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Plural Or Singular

by Ron Kitson

Someone once asked if the word "pants" is plural or singular? The answer given was "Plural at the bottom, singular at the top."

That was probably the best answer. We say pant leg, pant hanger and pant suit but not "would you please iron my pant?" We say a pair of pants which makes it plural. By saying pant legs, we're saying the pant is singular and the legs are plural.

It takes two to make up a pair so if you buy a suit that comes with two pair of pants, the way I see it, you should get four pants. You could say they are considered plural because they have two legs but ladies panties don't have any legs. A shirt has two sleeves but we don't call it a pair of shirts do we?

The plural of "pair" by the way can be either "pair" or "pairs." While we say "two pair of pants," we also say "they come in pairs."

Why do we say "heads or tails?" A coin has only one "head" and doesn't really have a tail but the two go together well and my have been a "pair" long before we had coins. I'm sure you've heard someone say "I couldn't make head nor tail of it." That's singular as it should be, so when we flip a coin, we should say "call it, head or tail" but we don't. We would rather say "heads or tails."

What's singular of cattle? Now don't tell me "cow." Singular of chickens is not hen and singular of hogs is not sow, so singular of cattle is not cow. Only the females are cows.

You drive by a field of cattle and say to the kids, "look at the cows" but you wouldn't drive by a crowd of people and say "Hey, look at all the ladies." Well, maybe.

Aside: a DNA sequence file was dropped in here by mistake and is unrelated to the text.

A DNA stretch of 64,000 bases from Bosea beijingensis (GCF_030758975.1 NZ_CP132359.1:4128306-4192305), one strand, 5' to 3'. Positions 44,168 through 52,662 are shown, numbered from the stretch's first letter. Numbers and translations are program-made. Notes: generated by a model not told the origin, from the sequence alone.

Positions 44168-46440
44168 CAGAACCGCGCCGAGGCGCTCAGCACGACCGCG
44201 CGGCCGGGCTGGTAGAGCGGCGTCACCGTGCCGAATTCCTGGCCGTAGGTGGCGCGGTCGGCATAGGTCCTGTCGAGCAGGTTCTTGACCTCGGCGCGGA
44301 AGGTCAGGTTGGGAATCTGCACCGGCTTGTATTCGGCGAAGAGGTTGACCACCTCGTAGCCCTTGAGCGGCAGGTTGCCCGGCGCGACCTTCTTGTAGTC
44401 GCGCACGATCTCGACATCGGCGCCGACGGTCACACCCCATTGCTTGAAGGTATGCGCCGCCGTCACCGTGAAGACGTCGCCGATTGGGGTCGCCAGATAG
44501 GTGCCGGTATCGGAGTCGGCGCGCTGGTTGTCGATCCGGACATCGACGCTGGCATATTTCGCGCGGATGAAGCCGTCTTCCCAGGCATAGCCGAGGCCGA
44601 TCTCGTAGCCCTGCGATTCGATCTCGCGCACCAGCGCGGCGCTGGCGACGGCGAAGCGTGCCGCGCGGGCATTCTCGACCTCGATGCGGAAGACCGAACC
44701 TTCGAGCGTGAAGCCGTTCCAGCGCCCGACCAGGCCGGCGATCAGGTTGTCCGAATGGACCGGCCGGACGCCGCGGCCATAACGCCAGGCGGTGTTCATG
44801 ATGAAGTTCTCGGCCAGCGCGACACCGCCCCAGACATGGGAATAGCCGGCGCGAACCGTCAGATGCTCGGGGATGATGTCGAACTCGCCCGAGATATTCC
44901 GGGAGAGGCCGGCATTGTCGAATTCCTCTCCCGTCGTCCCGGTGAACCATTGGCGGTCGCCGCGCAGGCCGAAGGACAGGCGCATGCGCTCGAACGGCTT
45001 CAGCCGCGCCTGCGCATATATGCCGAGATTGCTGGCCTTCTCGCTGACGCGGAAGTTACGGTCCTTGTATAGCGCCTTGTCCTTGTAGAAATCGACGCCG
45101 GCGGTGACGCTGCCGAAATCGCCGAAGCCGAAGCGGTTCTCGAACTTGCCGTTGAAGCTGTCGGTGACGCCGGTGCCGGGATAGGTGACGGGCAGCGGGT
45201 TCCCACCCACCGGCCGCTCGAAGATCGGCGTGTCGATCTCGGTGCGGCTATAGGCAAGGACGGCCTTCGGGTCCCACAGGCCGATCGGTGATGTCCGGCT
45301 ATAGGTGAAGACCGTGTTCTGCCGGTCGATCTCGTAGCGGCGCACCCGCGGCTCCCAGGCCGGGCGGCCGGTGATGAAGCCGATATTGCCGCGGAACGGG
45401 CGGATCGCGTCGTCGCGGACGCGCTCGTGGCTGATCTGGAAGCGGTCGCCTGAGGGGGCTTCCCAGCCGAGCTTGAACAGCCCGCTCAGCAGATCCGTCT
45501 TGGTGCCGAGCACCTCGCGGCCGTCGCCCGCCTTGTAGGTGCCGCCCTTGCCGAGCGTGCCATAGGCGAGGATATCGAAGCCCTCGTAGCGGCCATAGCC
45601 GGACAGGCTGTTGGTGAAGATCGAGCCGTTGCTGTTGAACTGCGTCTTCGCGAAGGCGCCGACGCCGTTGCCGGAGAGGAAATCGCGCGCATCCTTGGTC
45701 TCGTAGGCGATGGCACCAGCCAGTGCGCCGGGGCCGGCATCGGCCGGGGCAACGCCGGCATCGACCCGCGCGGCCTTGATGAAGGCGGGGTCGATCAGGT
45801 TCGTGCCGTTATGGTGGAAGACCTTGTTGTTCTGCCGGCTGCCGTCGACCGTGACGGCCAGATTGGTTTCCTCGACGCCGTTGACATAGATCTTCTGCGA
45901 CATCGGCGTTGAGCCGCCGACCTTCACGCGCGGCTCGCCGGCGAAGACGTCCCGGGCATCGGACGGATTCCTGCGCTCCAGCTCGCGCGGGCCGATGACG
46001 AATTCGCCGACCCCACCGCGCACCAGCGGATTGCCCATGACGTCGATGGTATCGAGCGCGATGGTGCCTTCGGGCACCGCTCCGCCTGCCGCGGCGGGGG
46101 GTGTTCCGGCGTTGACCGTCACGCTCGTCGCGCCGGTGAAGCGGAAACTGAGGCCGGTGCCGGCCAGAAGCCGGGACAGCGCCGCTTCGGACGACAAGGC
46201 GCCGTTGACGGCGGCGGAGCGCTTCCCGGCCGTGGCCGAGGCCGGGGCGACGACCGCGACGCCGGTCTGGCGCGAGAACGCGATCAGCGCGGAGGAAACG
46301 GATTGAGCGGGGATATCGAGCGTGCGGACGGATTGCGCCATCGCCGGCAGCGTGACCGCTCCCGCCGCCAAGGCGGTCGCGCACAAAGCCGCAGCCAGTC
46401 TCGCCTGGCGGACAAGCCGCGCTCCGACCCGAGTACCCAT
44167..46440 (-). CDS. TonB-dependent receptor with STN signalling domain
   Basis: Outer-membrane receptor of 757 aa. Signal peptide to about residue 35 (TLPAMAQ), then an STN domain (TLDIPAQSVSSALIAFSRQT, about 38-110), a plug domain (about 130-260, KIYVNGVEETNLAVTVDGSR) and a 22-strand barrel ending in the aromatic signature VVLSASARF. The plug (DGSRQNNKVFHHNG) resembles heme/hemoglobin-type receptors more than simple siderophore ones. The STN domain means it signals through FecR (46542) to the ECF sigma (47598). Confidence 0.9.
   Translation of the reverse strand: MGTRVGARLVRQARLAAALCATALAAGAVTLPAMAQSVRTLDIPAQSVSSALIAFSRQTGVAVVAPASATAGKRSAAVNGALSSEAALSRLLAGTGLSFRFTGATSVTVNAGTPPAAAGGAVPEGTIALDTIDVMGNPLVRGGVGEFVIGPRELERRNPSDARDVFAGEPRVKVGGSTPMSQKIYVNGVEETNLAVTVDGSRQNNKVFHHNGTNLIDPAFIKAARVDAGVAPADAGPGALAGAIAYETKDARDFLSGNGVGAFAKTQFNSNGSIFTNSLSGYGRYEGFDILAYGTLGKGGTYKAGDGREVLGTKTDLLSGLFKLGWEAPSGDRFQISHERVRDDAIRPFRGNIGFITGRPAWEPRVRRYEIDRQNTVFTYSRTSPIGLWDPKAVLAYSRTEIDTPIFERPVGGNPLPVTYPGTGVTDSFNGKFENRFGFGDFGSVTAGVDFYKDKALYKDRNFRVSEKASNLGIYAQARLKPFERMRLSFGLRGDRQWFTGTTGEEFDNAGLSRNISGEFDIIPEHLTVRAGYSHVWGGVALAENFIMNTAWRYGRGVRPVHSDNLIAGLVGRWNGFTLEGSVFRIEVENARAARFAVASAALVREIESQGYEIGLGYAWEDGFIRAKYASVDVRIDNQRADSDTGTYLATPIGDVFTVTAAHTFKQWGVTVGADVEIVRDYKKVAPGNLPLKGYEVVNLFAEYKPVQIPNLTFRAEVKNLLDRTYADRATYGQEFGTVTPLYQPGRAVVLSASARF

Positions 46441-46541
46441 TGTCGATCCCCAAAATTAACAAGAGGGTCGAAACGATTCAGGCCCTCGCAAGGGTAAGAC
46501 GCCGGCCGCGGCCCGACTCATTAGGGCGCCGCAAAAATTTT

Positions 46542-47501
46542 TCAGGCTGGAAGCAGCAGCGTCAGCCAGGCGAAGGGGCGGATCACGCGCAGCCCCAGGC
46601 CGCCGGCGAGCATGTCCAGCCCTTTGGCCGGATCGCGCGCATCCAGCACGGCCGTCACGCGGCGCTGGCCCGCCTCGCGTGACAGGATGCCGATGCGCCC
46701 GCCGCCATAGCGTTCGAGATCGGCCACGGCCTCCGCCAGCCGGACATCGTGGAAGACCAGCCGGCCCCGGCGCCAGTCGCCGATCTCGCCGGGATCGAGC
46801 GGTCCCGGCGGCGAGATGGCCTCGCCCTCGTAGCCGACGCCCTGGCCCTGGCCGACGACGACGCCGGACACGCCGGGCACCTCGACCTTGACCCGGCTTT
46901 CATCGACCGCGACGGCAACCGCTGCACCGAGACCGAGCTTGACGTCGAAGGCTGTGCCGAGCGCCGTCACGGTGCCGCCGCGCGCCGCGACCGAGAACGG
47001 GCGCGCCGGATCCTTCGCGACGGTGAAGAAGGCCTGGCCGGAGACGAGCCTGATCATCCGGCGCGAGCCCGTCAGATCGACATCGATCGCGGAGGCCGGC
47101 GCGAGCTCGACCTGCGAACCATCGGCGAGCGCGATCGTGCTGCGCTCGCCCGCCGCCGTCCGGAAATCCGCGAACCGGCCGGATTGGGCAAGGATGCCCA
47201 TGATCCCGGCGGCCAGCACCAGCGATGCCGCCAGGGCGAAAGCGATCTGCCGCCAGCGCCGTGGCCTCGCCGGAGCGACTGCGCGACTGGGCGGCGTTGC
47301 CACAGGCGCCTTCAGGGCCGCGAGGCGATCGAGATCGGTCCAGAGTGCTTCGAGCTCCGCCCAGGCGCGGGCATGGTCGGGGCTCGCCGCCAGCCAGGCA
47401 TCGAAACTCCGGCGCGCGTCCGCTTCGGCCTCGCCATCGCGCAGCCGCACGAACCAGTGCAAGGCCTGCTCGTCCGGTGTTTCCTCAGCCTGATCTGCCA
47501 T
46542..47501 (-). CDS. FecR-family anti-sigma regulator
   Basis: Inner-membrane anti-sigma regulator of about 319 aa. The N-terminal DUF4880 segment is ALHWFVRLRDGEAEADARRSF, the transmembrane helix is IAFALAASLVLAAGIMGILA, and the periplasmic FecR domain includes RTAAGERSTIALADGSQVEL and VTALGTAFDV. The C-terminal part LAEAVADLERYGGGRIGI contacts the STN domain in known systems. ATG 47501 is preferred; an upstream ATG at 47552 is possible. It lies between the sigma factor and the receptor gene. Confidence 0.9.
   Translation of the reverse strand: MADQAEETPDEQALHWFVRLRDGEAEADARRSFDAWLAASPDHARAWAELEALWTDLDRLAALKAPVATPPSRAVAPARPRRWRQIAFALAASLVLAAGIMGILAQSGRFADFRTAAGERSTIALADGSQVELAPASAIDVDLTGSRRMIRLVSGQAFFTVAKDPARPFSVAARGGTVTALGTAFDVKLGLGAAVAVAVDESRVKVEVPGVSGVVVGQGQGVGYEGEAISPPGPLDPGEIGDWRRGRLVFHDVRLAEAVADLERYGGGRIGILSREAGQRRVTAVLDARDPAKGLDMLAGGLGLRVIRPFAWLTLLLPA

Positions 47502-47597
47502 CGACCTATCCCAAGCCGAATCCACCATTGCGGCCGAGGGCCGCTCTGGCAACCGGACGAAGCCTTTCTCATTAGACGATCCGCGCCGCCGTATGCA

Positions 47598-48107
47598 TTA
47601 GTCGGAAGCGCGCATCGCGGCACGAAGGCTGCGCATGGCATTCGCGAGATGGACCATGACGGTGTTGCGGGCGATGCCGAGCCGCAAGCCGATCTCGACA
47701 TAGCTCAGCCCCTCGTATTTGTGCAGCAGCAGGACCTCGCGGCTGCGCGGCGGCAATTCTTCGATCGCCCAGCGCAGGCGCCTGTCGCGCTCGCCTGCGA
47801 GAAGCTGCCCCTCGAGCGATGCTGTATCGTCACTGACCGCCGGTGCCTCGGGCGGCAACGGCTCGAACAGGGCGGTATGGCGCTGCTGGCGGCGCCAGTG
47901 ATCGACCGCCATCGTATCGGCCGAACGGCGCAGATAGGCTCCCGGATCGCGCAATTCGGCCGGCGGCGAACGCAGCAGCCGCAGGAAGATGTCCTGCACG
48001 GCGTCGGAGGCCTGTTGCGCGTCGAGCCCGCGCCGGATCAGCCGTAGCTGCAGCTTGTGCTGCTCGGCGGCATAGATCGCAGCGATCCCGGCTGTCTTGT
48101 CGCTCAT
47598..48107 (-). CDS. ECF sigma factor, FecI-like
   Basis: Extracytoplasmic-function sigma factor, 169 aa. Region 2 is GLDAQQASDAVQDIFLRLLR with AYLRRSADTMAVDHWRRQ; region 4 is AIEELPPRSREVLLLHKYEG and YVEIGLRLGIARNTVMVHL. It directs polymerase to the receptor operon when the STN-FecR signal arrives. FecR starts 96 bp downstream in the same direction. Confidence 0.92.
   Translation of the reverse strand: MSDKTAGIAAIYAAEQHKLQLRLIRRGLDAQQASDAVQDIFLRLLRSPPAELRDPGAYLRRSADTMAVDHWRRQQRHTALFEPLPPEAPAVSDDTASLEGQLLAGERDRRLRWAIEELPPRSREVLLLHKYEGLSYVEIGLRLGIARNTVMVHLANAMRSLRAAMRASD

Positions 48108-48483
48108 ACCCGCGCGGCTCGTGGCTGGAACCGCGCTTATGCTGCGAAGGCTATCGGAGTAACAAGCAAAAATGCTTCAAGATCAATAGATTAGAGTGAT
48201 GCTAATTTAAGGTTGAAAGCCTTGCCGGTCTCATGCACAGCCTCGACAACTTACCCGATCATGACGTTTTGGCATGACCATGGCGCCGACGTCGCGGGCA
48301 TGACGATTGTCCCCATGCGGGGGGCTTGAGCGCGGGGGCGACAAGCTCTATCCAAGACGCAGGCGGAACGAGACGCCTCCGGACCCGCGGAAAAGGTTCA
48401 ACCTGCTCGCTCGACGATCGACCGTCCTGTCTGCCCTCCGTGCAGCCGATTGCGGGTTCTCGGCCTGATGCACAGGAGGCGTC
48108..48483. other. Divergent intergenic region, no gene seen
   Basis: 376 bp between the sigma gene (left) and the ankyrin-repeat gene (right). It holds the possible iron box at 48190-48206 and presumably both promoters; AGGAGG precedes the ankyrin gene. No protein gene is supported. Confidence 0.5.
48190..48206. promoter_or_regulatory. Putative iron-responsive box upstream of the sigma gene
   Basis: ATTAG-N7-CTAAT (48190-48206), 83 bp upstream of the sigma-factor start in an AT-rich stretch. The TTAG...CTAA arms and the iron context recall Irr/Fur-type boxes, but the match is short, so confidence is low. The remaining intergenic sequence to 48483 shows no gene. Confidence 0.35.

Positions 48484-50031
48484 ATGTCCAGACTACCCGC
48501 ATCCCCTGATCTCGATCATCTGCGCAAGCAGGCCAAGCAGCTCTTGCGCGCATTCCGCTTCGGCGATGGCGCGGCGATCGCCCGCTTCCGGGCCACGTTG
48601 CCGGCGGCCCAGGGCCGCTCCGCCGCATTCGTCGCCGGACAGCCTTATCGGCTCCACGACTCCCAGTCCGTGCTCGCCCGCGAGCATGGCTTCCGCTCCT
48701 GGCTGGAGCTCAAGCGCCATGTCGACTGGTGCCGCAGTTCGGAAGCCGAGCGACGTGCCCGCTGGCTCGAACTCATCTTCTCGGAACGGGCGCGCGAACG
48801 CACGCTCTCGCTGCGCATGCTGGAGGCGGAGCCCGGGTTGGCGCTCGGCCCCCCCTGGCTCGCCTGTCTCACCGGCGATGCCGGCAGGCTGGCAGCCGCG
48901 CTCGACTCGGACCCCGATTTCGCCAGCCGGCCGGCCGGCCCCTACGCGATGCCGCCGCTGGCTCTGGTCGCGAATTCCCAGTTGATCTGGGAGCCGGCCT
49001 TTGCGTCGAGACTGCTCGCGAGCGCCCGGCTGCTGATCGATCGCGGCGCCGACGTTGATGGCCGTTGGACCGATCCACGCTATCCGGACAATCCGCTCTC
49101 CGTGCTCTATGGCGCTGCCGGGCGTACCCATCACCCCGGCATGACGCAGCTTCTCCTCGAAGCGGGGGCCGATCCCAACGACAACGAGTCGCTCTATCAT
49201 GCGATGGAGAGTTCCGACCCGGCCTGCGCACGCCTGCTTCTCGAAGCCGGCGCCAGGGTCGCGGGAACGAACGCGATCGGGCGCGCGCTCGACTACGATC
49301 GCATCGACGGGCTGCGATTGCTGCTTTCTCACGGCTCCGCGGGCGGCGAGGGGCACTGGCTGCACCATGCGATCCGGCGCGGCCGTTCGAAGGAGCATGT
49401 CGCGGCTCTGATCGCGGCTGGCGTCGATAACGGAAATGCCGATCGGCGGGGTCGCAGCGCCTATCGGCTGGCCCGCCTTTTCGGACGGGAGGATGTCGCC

That (sows) reminds me of a joke one of my dear departed aunts told me many years ago about two sows that met after not seeing each other for a while and one asked the other "Ever hear from your old boar friend?" The other answered "Yes, as a matter of fact I got a litter from him a couple of weeks ago."

Getting back to cattle, the word is definitely plural and a herd of them can be made up of cows, calves, steers and bulls. (FYI, steers were born as little boy calves but, due to human intervention, would grow up to become beef cattle.) These domestic animals really don't have a name. There are several different breeds and they are all part of a rather extensive family of Bovine or Bos including among others, the bison, musk-ox, water buffalo and the oxen.

We have different breeds of dogs, cats, horses, etc., but the cows we milk are any of a number of breeds of what? The German word for cattle is Vieh" which also translates to "livestock" and "beast."

If I had to pick one name for all of them it would have to be oxen but you're not likely to hear anyone say "that's a fine lookin' Jersey ox." A Collie is a dog, a Leghorn is a chicken and a Clydesdale is a horse but what is a Holstein?

In many cases, singular and plural nouns are spelled the same. We can have one, two or more deer. We say "I eat a lot of fruit" yet we also say "We should eat lots of fruits and vegetables." You can have one sheep or a flock of them as with a herd of buffalo, a school of fish or a head full of hair.

We say "five dollars" but not "a five dollars bill" or "a five gallons container." With most nouns, to make them plural we simply add an "s" but with others it's not that easy. Goose becomes geese, mouse becomes mice, house becomes hice... ooops, sorry about that, foot becomes feet, life becomes lives, candy becomes candies, fungus becomes fungi, antenna becomes antennae and man becomes men.

"Man" can mean either an adult human male or be short for "human" as in "manmade materials." If the plural form of man is men, then the plural form of human should be humen.

Toothbrush should really be teethbrush and footwear should be feetwear. Eye contact should be eyes contact along with knees knocker and ears muffs.

Grass it would seem is always plural. We say "a patch of grass" but would never say, " the ant climbed up a grass."

Things such as air, water, fun or fame don't usually get to be plural. You can keep adding to them but they simply expand.

English is really a mongrel language. Some of us spend a lifetime trying to learn it but there are many who don't try very hard, if at all.




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